European Equities – We remain positive on the prospects for the European banking sector; market pricing of the stocks has failed to appreciate the sustainable nature of the increase in earnings and return on equity from a return to positive interest rates
We think the prospects for further accretion in the value of European equities into 2024 are positive. The European equity market (as represented by the MSCI Europe Index) remains attractively valued on 12.5x forward earnings, which is below long-term median values and the expected earnings growth for the next two years is 6% for 2024 and 9% for 20251, respectively. The prospective dividend yield is also very attractive at 3.7%2 (and well above median values) while share buybacks are becoming an increasingly important component of the European market, driven by banks and energy sectors and add about 2% to the dividend yield leading to an overall distribution yield of 5.7%. Despite the negative sentiment around the European economy, it is important to remember that only 42% of the revenues of the MSCI Europe index are derived from western Europe, with most revenues now derived from faster growing parts of the world; this changing exposure ultimately serves to increase the structural growth rate of the asset class. The forward price/earnings multiple of our strategy (a weighted average forward price earnings multiple of the strategy’s holdings) is in line with the MSCI Index illustrating a lack of style bias at the present time, consistent with our style agnostic/style flexible investment process.
European forward valuation multiples I
European forward valuation multiples II
A broad mix of performance drivers over the course of 2023 – despite running a concentrated/focused investment process – is testament to our mantra of driving both stock selection and portfolio construction through taking idiosyncratic risks and avoiding being dragged into the tedious growth versus value box sorting; we think this is the most appropriate way of managing money and generating long-term alpha, and hopefully helps us avoid being stuck in cognitive traps where we have to justify owning expensive stocks, or value traps because of adhesion to a proclaimed style bias. We remind readers of one of our favourite Warren Buffet quotes from the 1992 Berkshire Hathaway Annual Report.Source: Berkshire Hathaway, as at 31 December 1992.
Looking into 2024 we remain positive on the prospects for the European banking sector; market pricing of the stocks has failed to appreciate the sustainable nature of the increase in earnings/return on equity (ROE) from a return to positive interest rates. We think a return to the extreme interest rates of 2008-2021, which represented a multi-century low in rates, according to the Bank of England, is highly unlikely yet this is what is priced into share prices. As long as interest rates remain above 2% banks can continue to earn attractive ROE, which are well above any conservative estimate of the cost of capital, yet most of the sector still trades at a discount to book value despite returns on tangible equity between 12 and 20% for most stocks; this makes no sense.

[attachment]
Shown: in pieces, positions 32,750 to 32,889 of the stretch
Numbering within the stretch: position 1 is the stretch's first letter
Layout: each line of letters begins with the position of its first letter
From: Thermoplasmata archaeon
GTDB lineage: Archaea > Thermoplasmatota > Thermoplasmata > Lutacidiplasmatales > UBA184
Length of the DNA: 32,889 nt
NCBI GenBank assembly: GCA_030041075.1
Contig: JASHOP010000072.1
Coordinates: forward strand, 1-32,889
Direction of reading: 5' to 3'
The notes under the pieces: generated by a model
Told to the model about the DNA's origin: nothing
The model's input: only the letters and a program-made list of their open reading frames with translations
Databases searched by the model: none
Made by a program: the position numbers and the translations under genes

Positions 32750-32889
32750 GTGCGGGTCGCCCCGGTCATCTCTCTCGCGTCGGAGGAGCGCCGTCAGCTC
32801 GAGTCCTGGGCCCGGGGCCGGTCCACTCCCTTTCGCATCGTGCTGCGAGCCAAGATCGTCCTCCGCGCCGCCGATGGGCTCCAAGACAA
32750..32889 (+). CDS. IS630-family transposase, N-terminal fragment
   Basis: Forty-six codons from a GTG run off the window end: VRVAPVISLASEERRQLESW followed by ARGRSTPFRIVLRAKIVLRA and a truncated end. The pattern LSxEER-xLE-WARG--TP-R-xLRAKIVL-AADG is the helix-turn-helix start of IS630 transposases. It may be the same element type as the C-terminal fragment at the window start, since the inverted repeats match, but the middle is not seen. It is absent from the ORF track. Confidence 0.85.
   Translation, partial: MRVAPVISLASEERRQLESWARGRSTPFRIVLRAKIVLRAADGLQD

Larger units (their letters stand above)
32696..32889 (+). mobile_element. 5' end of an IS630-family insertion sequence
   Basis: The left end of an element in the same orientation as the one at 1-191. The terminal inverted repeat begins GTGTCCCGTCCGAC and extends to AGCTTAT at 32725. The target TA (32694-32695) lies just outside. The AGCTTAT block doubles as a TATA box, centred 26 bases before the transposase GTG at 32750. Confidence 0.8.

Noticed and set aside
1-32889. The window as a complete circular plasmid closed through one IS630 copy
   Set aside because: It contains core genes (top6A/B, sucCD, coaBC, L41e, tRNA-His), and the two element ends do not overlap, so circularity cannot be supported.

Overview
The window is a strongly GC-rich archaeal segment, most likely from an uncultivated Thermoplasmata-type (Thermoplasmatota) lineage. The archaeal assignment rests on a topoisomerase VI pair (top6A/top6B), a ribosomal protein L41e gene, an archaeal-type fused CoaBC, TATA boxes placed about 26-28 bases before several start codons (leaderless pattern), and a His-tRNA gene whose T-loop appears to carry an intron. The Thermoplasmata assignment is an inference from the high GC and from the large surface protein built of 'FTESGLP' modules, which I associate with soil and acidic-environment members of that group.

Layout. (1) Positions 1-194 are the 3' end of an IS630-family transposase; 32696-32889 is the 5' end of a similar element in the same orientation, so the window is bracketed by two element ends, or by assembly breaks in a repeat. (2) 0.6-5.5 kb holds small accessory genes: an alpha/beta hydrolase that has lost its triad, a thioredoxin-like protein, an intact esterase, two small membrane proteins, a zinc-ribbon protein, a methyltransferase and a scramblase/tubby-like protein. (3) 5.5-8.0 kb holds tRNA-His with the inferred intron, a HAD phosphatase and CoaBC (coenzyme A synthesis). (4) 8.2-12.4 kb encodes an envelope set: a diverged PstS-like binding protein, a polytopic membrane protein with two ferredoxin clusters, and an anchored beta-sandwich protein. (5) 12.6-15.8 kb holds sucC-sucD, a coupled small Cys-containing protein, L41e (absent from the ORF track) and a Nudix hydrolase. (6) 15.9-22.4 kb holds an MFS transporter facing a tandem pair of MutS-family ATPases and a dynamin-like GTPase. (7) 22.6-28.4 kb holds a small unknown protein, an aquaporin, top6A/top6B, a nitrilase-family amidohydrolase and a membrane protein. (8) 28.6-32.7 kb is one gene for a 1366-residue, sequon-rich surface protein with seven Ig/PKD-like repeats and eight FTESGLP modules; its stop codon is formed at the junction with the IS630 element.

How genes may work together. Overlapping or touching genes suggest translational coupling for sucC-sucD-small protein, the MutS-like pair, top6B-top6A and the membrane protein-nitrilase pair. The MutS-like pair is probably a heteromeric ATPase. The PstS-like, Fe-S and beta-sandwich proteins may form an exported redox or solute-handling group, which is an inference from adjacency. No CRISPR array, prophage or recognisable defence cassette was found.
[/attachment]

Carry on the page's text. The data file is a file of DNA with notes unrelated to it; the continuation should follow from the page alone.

The energy sector shares some of the same ‘market characteristics’ as the banks sector with very low valuations relative to history and high cash returns, through dividends and buybacks. We think this may in part be due to many investors refusing to invest in this sector – either because their mandate precludes it or because they have forgotten, or do not know how to analyse the sector as with banks (all very poor excuses). We have articulated the view many times over the past three years that we expect the oil price to remain in a higher price range over the next decade given a significant reduction in global capital investment in hydrocarbon extraction into a (still) rising demand picture, driven by developing/non-Organisation for Economic Co-operation and Development (OECD) countries desiring the same middle-class living standards we enjoy in the OECD. We would add to this that shortages and price inefficiencies are likely to occur across the energy spectrum due to insufficient capital investment and this will offer profit opportunities in a whole range of areas across refining, trading, liquefied natural gas (LNG), marketing and retail operations – indeed one could not invent a better set of badly thought through and woefully implemented public energy policies than those we have at present across Europe, that provide for attractive profit making opportunities for energy companies and attractive returns on capital employed. It is also critical to remind readers that we see a very large role for European integrated energy companies in the energy transition and indeed believe that the energy transition will not be possible with the engineering expertise and financial clout of European energy companies; European companies are active across activities such as solar and wind power deployment (onshore and offshore), green and blue hydrogen, electric vehicle (EV) charging roll-out, biofuels, sustainable aviation fuel, carbon capture and storage, and we will continue to support them in their efforts to decarbonise our societies.